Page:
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Ukraine crisis: Leaders agree peace roadmap



The leaders of Russia, Ukraine, Germany and France announced that a ceasefire would begin on 15 February.

The deal also includes weapon withdrawals and prisoner exchanges, but key issues remain to be settled.

The pro-Russian rebels in eastern Ukraine have signed the agreement. Thousands of people died in almost a year of fighting in the region.

The BBC's Richard Galpin in Minsk says the deal is very similar to a cease  fire agreed last September, which unraveled very quickly.

The latest agreement includes:
Ceasefire to begin at 00:01 local time on 15 February
Heavy weapons to be pulled out from conflict zones, beginning on 17 February and completed in two weeks
All prisoners to be released; amnesty for those involved in fighting
Withdrawal of all foreign armed formations, weapons and mercenaries from Ukrainian territory. Disarmament of all illegal groups
Ukraine to allow resumption of normal life in rebel areas, by lifting restrictions
Constitutional reform to enable decentralisation for rebel regions by the end of 2015
Ukraine to control border with Russia if conditions met by the end of 2015
Rebels are surrounding Ukrainian government troops in the flashpoint town of Debaltseve

French President Francois Hollande said he and German Chancellor Angela Merkel would ask their European Union partners to support the deal at a summit later on Thursday.

Ms Merkel said there was now a "glimmer of hope" but big hurdles remained, while Mr Hollande said "the coming hours will be decisive".

Key unresolved issues include the status of Debaltseve, a government-held town surrounded by rebels that has been the focus of fierce fighting in recent days.

Further talks will also be held on self-rule in parts of Donetsk and Luhansk separatist regions.


Analysis: Paul Kirby, BBC News online Europe editor

If the Minsk ceasefire failed last September, then how is this different and could it work?

For the rebels, the new ceasefire line is the same as the old one, so they lose some of the territory they have gained. But government forces must pull back from the current front line, and territory they have lost since January is confirmed as lost.

It separates the two sides but in some areas not by much, and again it falls on international monitors to observe the truce.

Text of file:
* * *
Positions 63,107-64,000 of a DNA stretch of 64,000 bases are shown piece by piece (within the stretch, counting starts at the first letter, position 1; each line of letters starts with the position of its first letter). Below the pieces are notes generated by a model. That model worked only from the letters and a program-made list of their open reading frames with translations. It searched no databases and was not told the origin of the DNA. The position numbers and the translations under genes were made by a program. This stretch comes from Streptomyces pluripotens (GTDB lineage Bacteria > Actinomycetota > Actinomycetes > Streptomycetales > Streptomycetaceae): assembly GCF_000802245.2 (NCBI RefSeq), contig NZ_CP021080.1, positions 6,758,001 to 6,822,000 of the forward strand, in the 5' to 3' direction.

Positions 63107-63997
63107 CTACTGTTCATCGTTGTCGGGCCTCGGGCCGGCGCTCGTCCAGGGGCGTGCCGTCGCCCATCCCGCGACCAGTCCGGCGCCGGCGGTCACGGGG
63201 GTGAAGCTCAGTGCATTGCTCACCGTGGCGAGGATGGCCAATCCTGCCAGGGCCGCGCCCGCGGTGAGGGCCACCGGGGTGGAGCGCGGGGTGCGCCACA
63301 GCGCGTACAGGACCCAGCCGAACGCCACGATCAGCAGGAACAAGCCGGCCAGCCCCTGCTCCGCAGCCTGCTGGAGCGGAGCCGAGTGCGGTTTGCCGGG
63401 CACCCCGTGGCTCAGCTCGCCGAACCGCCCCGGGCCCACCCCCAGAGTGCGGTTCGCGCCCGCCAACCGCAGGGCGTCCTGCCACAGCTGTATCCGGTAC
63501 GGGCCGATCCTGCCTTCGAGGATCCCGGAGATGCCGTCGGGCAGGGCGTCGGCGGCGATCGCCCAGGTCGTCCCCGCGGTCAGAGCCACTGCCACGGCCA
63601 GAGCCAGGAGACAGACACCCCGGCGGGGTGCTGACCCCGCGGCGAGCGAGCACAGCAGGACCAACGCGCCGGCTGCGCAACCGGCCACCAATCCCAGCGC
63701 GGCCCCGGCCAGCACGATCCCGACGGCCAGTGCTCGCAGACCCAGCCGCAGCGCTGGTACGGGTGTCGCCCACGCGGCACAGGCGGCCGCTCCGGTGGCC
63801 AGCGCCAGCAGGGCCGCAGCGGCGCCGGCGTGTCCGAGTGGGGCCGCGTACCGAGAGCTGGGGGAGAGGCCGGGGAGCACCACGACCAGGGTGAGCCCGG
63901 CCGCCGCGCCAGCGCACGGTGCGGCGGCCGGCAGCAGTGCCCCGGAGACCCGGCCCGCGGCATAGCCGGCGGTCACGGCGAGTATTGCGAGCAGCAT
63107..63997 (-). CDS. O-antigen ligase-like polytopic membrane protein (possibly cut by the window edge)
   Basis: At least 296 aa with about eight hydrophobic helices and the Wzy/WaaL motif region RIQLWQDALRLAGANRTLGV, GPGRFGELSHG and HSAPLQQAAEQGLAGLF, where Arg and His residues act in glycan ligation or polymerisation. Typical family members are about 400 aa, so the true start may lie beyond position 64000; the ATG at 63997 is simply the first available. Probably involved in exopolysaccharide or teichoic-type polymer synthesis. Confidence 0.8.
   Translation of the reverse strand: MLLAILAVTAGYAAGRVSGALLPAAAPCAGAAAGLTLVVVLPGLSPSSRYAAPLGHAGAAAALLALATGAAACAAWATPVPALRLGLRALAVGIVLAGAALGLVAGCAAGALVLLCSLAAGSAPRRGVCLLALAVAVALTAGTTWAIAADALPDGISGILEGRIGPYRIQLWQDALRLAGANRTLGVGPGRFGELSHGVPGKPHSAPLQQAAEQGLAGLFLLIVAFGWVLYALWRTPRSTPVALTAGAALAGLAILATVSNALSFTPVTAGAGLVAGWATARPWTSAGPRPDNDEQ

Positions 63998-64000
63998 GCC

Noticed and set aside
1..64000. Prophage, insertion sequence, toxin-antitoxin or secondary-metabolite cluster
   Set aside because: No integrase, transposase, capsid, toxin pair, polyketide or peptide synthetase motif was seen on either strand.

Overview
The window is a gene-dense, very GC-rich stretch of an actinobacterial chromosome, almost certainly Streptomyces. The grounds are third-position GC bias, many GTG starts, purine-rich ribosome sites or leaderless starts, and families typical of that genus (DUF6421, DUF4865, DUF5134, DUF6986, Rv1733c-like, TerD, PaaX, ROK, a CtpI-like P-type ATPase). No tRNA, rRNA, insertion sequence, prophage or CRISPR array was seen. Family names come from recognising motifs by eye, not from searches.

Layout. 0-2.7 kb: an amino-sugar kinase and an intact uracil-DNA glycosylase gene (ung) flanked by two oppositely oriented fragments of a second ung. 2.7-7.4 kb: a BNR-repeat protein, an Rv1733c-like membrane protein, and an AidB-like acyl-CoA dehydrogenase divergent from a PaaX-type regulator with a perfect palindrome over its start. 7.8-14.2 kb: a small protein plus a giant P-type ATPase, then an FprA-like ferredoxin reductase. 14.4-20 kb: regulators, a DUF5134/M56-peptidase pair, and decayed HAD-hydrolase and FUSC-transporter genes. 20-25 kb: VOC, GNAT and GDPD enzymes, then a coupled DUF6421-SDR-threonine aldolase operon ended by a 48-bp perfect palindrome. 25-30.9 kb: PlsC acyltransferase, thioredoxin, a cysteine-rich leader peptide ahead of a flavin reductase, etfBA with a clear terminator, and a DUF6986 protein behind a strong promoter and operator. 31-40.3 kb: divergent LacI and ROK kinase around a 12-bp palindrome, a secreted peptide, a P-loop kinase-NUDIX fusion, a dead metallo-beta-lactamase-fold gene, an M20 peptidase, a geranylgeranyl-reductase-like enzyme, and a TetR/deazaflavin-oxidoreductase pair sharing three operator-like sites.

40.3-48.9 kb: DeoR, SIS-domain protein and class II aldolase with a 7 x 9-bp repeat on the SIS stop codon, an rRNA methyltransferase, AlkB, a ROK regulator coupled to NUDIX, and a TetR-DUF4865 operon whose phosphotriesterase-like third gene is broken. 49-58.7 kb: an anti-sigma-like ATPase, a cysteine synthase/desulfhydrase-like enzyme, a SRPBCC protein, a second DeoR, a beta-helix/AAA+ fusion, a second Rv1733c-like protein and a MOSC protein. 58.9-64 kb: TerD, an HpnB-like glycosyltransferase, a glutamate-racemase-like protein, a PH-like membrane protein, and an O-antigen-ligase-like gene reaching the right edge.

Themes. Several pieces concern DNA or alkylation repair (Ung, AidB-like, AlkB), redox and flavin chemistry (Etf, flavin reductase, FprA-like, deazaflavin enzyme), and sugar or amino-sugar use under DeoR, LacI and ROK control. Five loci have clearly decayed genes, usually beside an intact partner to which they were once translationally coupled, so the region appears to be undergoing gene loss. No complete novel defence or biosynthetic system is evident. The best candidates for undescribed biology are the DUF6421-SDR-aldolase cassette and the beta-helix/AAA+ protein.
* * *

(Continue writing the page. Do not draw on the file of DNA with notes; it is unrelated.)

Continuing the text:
The real sticking point here is what happens to Debaltseve, where government forces are still under siege.

The only real buffer zone is for heavy weapons, with a minimum of 50km (30 miles) between rival forces' artillery (140km for rockets). France's President Hollande had proposed a demilitarised zone, but this is not it.

If the truce holds, then Ukraine gets its eastern border back. But only after elections in Donetsk and Luhansk held under Ukrainian law, and only after a comprehensive deal on reform and decentralisation.

There is a great deal that can go wrong before that.

Q&A: Why is east Ukraine hit by conflict?


Mr Putin told Russian television: "It wasn't the best night for me, but it's a good morning."

Mr Poroshenko - who had accused Russia of making "unacceptable" demands - said that "despite tension and pressure" Ukraine had not succumbed to "ultimatums".
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Mr Putin announced the ceasefire at a news conference in Minsk

Russia rejects accusations by Ukraine and Western powers that it is supplying weapons and personnel to the rebels - who are seeking independence for the areas they control.

Ongoing fighting

The separatists gave the agreement a cautious welcome.

In Luhansk, rebel leader Igor Plotnitskiy said: "We hope that thanks to our efforts today, Ukraine will change and stop firing at civilians, hospitals and socially important facilities."

But Donetsk separatist leader Alexander Zakharchenko said Kiev would be to blame if the ceasefire collapsed and warned that there would "be no meetings and no new agreements".
The Ukrainian military has lost territory since the failed deal reached in September
Fighting has intensified in recent weeks and there has been a dramatic rise in civilian casualties

More than 5,400 people have been killed since the conflict began. There has been a dramatic rise in casualties in recent days, with 263 civilians killed in populated areas between 31 January and 5 February.

The BBC's James Reynolds in rebel-held Donetsk says he heard explosions there after the agreement was signed.

Overnight, Ukrainian military officials said 50 Russian tanks, as well as armoured vehicles and rocket launchers, had crossed into Ukraine on Thursday.

The US has refused to rule out supplying "lethal defensive weapons" to Ukraine if diplomacy fails, but Russia says that would worsen the crisis.

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